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Wield Your Influence

In light of a discussion that was generated by this post and this post, I attended a meeting of preservationists Tuesday morning. In an area where progress and action is unfortunately fueled by transactional politicking, I recommended that the preservationist community become more active in that world. There isn’t a problem plaguing WNY that doesn’t have a political cause and solution. 

For instance, one speaker related how Mayor Brown refused to write a simple letter in support of the Central Terminal master plan because it wasn’t a priority for him – downtown is. (If downtown is a priority for the Mayor who’s served since 2006, I’d say his list of accomplishments is horrifically microscopic.)

So, how does a preservationist community that is as sincere as it is factionalized become an effective political force?  Less reactive and more proactive? 

1. Unify. There are too many preservationist organizations in Buffalo. I can’t tell one from the other, and there seems to be little actual thought or reason behind it. Egos and ambition should be set aside to present a unified front to promote their issues and goals.

2. Start a PAC. By doing so, the preservationist community can advocate for ideas and for policies. They can draft proposed legislation that would create a city or regional “do not demolish under any circumstances” list, and an objective set of criteria for other buildings to be added to that list in the future.

3. Start a political club. Perhaps more effective, by doing this the preservation community can vet and endorse candidates. They can hold events that don’t just raise money for their cause, as with a PAC, but actually hold fundraisers for favored political figures. They can publicize their electoral choices among their membership and elicit detailed information from candidates for public office regarding their positions regarding preservationist issues. With promises of money, influence, and warm bodies to canvass, stuff envelopes, and make phone calls, the preservationist community can help do the dirty work of electing candidates friendly to their cause.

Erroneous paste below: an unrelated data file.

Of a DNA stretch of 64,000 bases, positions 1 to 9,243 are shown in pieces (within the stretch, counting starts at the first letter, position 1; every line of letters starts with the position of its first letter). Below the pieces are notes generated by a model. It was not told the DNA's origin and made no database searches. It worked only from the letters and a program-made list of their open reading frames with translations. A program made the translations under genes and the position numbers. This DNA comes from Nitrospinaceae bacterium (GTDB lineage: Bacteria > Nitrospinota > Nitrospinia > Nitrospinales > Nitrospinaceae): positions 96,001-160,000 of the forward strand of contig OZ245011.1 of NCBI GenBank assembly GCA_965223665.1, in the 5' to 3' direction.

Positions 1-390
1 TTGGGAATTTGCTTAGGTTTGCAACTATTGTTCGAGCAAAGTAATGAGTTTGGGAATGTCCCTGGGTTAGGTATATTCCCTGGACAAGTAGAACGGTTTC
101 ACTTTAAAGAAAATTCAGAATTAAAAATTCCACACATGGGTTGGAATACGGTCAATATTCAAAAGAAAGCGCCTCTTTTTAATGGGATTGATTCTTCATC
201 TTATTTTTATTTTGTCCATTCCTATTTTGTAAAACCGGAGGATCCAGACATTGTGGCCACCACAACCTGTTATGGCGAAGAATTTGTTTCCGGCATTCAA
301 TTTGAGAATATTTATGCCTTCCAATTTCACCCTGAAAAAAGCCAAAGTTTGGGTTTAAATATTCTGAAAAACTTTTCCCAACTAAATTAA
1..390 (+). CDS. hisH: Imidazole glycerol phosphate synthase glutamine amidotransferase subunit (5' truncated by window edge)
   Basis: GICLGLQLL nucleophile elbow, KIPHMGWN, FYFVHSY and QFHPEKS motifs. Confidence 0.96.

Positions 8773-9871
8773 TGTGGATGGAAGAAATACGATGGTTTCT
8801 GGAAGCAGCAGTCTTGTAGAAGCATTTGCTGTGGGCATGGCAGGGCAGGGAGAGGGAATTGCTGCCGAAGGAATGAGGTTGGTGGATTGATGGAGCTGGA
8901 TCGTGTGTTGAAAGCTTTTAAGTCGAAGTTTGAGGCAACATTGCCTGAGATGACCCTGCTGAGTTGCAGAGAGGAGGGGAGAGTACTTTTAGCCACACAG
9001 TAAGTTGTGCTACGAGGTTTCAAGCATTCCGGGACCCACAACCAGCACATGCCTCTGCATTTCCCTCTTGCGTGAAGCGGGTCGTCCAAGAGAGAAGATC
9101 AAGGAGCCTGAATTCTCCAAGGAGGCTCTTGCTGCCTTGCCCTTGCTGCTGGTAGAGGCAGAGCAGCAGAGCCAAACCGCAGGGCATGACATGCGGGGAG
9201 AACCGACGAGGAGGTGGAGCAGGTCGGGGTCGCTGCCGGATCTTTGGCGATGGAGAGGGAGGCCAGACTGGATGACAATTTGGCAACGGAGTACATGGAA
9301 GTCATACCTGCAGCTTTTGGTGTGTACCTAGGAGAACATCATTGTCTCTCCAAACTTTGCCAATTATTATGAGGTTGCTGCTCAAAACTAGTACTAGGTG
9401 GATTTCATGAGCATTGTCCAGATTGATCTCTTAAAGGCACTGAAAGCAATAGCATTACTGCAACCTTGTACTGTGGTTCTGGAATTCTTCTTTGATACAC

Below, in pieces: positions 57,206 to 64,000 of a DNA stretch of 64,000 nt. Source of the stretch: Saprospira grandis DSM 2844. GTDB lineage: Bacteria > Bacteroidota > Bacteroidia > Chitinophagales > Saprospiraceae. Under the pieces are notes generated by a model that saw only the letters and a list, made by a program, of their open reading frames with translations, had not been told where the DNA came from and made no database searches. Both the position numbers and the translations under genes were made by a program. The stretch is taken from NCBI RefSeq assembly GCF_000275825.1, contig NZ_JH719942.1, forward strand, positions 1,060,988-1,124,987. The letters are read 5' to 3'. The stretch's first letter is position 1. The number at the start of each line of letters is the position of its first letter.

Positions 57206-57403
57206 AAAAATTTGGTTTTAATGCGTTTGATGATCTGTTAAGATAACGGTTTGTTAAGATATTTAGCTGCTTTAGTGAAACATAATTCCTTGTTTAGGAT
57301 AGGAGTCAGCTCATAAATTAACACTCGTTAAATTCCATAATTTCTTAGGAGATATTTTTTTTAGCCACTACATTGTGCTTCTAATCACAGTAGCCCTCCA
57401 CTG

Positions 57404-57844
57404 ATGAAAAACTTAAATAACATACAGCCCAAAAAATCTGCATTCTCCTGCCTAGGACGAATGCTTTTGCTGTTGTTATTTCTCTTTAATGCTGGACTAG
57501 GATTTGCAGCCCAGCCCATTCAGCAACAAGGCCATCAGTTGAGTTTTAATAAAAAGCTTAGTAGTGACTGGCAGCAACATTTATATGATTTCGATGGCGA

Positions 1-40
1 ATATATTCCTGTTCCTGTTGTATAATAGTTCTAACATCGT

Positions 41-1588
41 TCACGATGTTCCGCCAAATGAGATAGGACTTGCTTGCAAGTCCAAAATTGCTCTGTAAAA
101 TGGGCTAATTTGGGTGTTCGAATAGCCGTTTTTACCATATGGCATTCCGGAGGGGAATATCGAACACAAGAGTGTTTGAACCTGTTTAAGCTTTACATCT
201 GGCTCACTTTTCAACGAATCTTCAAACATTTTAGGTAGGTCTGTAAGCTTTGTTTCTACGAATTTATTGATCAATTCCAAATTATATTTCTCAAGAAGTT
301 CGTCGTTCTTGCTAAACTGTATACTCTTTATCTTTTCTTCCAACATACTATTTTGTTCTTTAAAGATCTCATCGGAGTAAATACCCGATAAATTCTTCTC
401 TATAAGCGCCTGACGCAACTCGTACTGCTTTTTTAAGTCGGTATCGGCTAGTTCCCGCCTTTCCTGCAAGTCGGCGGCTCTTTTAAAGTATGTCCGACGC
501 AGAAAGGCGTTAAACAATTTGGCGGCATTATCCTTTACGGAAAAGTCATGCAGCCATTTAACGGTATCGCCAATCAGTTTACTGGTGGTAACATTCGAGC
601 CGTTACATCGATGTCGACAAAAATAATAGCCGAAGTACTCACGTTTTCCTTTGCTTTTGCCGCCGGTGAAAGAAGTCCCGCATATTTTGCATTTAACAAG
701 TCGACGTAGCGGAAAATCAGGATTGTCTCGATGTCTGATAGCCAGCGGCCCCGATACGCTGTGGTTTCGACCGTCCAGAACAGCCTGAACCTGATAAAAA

4. Create a fusion party. While not my personal favorite, this is an option that’s available to the preservationists – a “Preservation Party,” which can not just endorse and raise money for candidates, but actually provide them with another party line, and actual votes. 

The people who make up the preservationist community are some of the best-connected in town, with existing access to media, elected officials, the regional apparatchik class, the money-rich foundations, and the moneyed elites. Yet instead of capitalizing on that, they reduce themselves to “this place matters” passive resistance and emergency leafletting or litigation. They’re often referred to as “obstructionist” specifically because of that. While they may not care about it, and rationalize it, it’s a perception that can be changed rather easily. 


  • I commend the fact that you didn’t just talk, you took the time to learn more,  attended a meeting and now here are presenting suggestions. 

  • Ethan Cox

    I second Dan’s comment: Constructive Criticism + getting involved > snarky criticism + name-calling. 

  • Anyone with an ice cream named after him can’t be all bad.